I thought of that hamster years later after I delivered my son. All us moms have our labor stories to tell. Mine was the most intensely painful experience I could ever imagine. I was in labor for 24 hours. Four hours of pushing and still I ended up having a C-Section. When we moms get together and exchange labor stories, I get a lot of sympathy for my tale. Then, I guiltily remember Walter, and I imagine her little voice interjecting, "Oh come on. You think that was bad? Let me tell you about when I had my first five kids...."

(Post Script- As writers do, I took liberties when retelling this tale, for dramatic effect. To be completely accurate, there was no sudden realization that Walter was a girl hamster. We just sat there dumbly in silence. I, at 13, soon after recognized that Daniel had pegged the sex incorrectly, but who knows when Daniel figured that one out. One would have to think that he has it straight by now.)

This is copyrighted material, Buster! So, make sure you give credit where credit is due.

Difficult Times

Dear Spleen,

We would like to thank you for your loyal service for the past several decades.  You have been a  reliable and hard working part of our organization.  Unfortunately, the recent financial crisis has forced us to re-evaluate our way of doing things, to do some soul searching, if you will.  We have decided that, in order to remain truly competitive, our organization will need  restructuring.  As you are aware, we recently circulated a questionnaire.  We have had a chance to analyze the results and found that the majority of those surveyed were not aware that you were part of our organization, and if they did, they did not know your function. (Just for your information, the heart, brain and reproductive organs received the highest marks.)   We understand that your function is important to the organization as a whole, but in these times of belt tightening, we have to take a good hard look at our practices and we have determined that dedicating an entire organ to the specialized job of cleaning up of red blood cells is not cost effective.   In order to trim overhead costs, we have made the decision to eliminate your position and reassign your duties to another department, a larger and more high profile organ. We understand that this news may be difficult, but you will be pleased to learn that we will provide two weeks of overtime pay during our transition period during which you will continue your daily functions while providing training to the liver, the organ to which your duties have been reassigned.   Please bring a copy of your job description and report to the liver first thing  Monday morning.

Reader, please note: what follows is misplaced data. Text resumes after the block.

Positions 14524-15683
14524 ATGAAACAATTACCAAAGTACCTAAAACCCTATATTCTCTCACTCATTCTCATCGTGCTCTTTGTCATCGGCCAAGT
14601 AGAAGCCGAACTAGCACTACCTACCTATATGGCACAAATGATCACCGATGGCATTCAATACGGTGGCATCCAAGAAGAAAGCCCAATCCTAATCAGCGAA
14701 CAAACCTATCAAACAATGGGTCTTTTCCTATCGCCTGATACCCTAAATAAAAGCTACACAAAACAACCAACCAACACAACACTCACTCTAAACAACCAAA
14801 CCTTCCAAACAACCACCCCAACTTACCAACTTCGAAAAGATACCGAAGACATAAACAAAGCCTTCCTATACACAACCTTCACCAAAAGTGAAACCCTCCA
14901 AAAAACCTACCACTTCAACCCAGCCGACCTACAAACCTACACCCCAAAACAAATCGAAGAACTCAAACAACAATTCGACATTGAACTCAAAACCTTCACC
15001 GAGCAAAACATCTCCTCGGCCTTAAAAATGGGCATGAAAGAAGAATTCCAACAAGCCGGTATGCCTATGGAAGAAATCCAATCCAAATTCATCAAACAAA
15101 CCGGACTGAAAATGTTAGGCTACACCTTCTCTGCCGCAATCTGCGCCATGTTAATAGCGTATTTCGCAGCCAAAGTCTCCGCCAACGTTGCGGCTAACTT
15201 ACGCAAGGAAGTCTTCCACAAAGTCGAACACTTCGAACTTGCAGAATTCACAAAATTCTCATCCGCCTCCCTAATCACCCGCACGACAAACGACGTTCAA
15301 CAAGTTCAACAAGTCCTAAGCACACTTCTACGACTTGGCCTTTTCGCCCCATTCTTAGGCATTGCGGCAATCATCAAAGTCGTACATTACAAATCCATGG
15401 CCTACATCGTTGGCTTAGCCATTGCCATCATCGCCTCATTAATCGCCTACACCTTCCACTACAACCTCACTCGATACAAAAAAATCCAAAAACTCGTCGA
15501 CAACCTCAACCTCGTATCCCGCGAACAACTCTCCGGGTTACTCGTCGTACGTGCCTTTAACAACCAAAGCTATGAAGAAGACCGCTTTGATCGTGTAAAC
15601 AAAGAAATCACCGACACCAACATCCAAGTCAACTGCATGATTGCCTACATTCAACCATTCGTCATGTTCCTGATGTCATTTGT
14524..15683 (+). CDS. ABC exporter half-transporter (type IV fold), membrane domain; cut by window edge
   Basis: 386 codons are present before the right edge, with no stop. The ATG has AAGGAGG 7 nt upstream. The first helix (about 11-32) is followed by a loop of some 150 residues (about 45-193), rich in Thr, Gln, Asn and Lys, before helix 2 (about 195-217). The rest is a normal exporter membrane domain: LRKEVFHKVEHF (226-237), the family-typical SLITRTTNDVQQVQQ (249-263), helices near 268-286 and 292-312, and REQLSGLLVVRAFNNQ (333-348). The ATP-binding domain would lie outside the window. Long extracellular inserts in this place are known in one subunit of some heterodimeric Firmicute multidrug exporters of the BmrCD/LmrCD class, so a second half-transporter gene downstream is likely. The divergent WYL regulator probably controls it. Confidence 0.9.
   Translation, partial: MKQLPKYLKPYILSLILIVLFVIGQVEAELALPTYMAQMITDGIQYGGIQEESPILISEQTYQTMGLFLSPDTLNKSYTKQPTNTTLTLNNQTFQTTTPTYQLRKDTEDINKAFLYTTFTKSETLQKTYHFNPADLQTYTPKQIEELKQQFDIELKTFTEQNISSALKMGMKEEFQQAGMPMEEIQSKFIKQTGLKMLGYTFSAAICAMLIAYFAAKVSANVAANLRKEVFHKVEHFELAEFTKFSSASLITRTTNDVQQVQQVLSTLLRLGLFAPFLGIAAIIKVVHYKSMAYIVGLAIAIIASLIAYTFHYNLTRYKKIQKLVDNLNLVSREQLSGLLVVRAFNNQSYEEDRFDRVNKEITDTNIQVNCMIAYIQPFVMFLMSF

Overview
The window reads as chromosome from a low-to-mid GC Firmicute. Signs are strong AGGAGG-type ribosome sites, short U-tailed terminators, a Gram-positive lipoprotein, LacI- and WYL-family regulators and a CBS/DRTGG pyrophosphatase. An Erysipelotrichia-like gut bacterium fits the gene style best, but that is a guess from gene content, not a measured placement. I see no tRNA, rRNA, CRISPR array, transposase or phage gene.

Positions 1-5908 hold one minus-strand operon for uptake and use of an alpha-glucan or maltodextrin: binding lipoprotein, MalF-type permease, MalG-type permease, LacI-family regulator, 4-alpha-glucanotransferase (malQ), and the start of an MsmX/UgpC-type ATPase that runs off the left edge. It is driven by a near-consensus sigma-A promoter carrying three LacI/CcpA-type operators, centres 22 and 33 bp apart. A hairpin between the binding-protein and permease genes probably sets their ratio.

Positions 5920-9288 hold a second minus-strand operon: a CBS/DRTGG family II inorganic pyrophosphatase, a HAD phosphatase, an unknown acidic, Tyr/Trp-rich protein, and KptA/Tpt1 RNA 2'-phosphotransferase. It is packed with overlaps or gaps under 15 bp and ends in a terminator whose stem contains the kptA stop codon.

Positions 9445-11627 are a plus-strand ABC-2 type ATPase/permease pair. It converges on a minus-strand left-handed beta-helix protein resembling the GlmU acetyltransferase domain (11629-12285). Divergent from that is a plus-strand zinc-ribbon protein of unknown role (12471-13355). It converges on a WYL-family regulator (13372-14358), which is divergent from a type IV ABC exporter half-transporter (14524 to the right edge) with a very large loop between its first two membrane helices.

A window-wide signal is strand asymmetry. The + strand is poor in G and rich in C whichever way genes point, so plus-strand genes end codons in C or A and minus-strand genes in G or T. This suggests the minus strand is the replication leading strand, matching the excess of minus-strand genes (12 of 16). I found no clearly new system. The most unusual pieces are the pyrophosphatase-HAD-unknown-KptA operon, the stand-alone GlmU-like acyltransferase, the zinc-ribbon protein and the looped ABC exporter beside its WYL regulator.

We recommend also that you take part in a creative job skills seminar, free of charge, hosted by the right brain.  In these difficult times it is important to diversify your skills in order to increase your flexibility in a competitive job market.  Please sign up quickly as space is limited, and the tonsils, vermiform appendix and the vestigial muscle palmaris longus have already reserved their spots.

Thank you for your years of loyal service, and good luck to you! 


The Management 

No Teacher Left Unscathed

I just received a very disturbing letter from my place of employment, an elementary school where I teach.  I have paraphrased it below:

Dear Ms. Stinglash,


Enclosed are the results of a survey of students grades 3-6 who were asked to rate their classes and teachers.  If you received a low score, we ask to you please consider discussing the results with the students to determine what you can do to become more popular in their eyes.  This survey will in no way influence your evaluation, which will be done by grown-ups, but we think that it provides some valuable information for you to use to enhance your teaching.


Your average score:  1.5




Ms. Simons



1.5?  This seems bad.  In fact, it seems very, very bad.  Of course, they didn’t tell me what the maximum score could be.  I might have scored a 1.5 out of 2.  That isn’t so bad.  In fact it could be very good.  Especially if the survey read like this:


How much do you love Ms. Stinglash?


1-    Very much

2-    More than my own parents


A score of 1.5 would mean that the children were pretty evenly split between loving me very much and loving me more than they love their own parents.  In that case, I have done very well indeed.


Only, I have never heard of a survey where the maximum score is only a 2. It seems rather unlikely.  I suspect that the maximum score is at least a 3.  As in:


How much do you think Ms. Stinglash’s class sucks?